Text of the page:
raise more than just a sweat!

Endurance Club Ambassadors are movers and shakers in their respective sports... and they inspire!
The true beauty lies in the fact that everyone is equipped to become an ambassador - it's a matter of whether or they have the courage to act that allows them to be defined as such. Ambassadors need neither medals nor recognition to stand out, for an ambassador remains committed to the cause that motivated them to take action regardless of the circumstances.
An ambassador defines inspiration.


If I can run, I am 100% sure you can make it too! I have been running since I was 17 years old, and I have to say this sport made me achieve most of my goals in life. I still have dreams of winning many and big races, but I will have to keep working hard or otherwise it is not going to happen.

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I am coming from a large and modest family (not like the African families where they are at least 10 brothers, but being 5 brothers and 2 sisters makes it enough to feel like an army or at least a sport team). I decided to run because all the PE professors from the mid or high school kept pushing me into small competitions and I was winning all the races I was in. My parents were great athletes as well. My mother was a cross national champion at her very young age, and my father was a multiple national champion in kayak-canoe. Fortunately, they got married when they were very young, and start having us (the kids) right away, so we had to keep the athlete flag inside the family.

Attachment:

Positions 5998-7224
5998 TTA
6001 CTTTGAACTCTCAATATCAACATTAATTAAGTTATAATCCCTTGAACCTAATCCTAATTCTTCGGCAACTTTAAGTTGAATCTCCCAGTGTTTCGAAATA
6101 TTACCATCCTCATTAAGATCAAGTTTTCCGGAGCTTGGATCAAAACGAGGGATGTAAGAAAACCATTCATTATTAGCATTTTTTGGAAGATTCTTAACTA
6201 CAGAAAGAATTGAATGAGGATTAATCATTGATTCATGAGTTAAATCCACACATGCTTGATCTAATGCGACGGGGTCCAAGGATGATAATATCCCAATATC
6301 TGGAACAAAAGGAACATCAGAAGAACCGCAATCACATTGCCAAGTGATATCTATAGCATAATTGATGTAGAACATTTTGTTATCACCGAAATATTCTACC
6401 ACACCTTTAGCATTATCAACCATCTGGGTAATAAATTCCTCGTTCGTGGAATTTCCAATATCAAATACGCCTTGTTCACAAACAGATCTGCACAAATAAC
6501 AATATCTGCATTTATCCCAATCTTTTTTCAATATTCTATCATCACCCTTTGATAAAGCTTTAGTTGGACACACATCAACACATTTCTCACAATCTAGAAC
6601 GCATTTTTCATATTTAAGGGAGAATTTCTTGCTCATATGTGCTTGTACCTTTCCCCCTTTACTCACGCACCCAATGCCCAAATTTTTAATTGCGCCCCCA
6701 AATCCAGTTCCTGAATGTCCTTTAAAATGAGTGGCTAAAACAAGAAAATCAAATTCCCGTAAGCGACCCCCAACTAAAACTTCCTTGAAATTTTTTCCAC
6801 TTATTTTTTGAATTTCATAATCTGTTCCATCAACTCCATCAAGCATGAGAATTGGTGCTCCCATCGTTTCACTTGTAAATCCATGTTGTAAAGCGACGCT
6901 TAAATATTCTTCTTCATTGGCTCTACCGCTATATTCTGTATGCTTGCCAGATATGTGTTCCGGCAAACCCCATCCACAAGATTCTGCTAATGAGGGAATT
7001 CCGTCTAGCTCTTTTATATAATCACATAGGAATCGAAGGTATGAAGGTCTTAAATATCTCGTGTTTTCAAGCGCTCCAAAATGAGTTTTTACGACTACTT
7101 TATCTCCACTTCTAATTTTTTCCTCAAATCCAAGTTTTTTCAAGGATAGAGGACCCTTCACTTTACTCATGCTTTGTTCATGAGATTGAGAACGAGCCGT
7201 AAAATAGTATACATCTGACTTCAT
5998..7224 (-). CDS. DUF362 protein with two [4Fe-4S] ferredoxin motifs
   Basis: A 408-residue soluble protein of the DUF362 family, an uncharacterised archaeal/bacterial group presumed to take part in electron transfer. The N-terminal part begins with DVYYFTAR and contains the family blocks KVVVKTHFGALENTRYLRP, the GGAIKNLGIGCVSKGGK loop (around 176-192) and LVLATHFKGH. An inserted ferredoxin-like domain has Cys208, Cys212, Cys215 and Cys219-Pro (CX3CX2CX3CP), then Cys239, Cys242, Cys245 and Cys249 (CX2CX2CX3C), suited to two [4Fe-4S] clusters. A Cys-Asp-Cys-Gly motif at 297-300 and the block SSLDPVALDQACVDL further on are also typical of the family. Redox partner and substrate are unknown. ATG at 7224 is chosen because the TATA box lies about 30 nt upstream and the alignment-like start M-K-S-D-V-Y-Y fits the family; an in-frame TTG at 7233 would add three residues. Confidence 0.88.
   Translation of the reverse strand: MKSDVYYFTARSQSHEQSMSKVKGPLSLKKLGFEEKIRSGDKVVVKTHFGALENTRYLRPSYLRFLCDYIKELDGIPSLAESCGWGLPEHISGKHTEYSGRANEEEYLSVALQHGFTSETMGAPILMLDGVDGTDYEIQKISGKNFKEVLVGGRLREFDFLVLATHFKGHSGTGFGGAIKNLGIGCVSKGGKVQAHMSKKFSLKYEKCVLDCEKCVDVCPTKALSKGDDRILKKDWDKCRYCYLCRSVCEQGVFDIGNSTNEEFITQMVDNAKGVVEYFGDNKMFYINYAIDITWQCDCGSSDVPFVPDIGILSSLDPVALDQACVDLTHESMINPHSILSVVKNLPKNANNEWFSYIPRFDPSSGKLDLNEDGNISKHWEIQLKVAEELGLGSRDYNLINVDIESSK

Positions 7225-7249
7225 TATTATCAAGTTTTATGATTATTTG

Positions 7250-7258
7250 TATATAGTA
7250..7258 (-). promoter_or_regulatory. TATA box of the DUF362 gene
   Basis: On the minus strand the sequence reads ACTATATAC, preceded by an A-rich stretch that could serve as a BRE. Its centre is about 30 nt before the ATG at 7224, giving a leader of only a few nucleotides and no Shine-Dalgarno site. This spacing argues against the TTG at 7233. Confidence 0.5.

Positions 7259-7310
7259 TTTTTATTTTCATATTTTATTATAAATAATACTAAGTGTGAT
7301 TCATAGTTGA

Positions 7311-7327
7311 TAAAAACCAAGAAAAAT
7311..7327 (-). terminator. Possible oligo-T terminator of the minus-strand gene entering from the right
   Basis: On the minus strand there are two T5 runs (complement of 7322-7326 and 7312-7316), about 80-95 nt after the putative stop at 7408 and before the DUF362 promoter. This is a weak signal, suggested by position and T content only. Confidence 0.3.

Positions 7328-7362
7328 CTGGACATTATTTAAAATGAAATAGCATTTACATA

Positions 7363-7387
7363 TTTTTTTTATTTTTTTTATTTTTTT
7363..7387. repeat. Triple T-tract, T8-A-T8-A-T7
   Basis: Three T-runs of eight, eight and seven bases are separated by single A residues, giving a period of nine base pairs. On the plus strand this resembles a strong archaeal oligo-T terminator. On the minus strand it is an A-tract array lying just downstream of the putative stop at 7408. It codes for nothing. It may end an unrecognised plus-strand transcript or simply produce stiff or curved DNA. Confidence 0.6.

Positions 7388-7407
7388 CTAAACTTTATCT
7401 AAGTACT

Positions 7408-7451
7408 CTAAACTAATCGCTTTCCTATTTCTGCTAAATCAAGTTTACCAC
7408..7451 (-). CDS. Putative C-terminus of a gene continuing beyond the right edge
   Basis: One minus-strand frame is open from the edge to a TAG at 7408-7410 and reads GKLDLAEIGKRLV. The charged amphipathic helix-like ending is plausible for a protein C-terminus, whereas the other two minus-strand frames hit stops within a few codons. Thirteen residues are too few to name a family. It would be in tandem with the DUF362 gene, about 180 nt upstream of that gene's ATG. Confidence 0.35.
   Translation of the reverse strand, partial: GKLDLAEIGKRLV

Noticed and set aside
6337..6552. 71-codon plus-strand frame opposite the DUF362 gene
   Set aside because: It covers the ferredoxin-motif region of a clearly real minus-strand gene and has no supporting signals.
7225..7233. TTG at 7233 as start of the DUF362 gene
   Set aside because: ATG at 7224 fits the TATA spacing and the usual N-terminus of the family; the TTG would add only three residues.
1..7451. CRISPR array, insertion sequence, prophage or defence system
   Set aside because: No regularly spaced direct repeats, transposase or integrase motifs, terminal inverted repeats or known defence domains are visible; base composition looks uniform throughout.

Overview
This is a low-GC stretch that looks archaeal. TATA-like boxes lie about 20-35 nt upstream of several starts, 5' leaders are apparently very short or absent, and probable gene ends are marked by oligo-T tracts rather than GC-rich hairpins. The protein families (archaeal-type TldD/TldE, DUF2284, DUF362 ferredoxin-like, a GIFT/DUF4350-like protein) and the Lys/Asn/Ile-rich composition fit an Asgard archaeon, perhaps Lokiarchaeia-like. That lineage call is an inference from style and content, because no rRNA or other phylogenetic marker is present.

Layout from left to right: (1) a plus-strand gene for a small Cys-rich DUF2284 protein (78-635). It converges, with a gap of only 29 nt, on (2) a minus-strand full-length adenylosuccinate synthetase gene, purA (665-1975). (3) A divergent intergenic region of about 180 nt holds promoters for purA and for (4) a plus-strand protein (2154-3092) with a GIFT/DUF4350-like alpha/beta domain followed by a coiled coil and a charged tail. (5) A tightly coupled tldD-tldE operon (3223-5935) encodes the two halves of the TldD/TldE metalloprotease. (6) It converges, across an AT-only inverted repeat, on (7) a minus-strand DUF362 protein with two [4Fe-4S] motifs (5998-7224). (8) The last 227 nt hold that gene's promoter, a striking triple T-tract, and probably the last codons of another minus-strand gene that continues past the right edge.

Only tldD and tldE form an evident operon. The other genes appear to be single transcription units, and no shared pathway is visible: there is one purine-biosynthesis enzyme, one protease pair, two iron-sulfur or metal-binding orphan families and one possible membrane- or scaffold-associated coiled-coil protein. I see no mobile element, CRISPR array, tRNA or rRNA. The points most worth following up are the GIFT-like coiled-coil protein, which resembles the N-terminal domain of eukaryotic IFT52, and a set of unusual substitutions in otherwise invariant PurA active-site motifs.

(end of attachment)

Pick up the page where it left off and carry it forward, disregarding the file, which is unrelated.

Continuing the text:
I ran my first race when I was 14 years old. Our mid school PE professor sent me to represent our school to the Municipal Championship (Bucharest), where all the mid-schools were sending their best athletes to compete against the other schools. When I was at the start line, I had no fears, but in the same time I felt so small!!! All the girls were so much taller than me! The race was only 1000m and there were dozen of girls! I didn't know they were actually having this race to recruit the best runners for future athletic events. When the horn went off, all of us start running hard!! But, somehow I was just watching everybody all around looking to their faces and one by one was dropping the pace...after not even half way, I finally start moving my legs faster and faster I was passing everybody so easily, and start running even faster and at the end I won the race with at least 60m in front of the second girl. First victory of my career! They gave me a small trophy and a medal and asked me to come the very next day to train with the best team in the town, but for some reason I didn't go...I wasn't interested.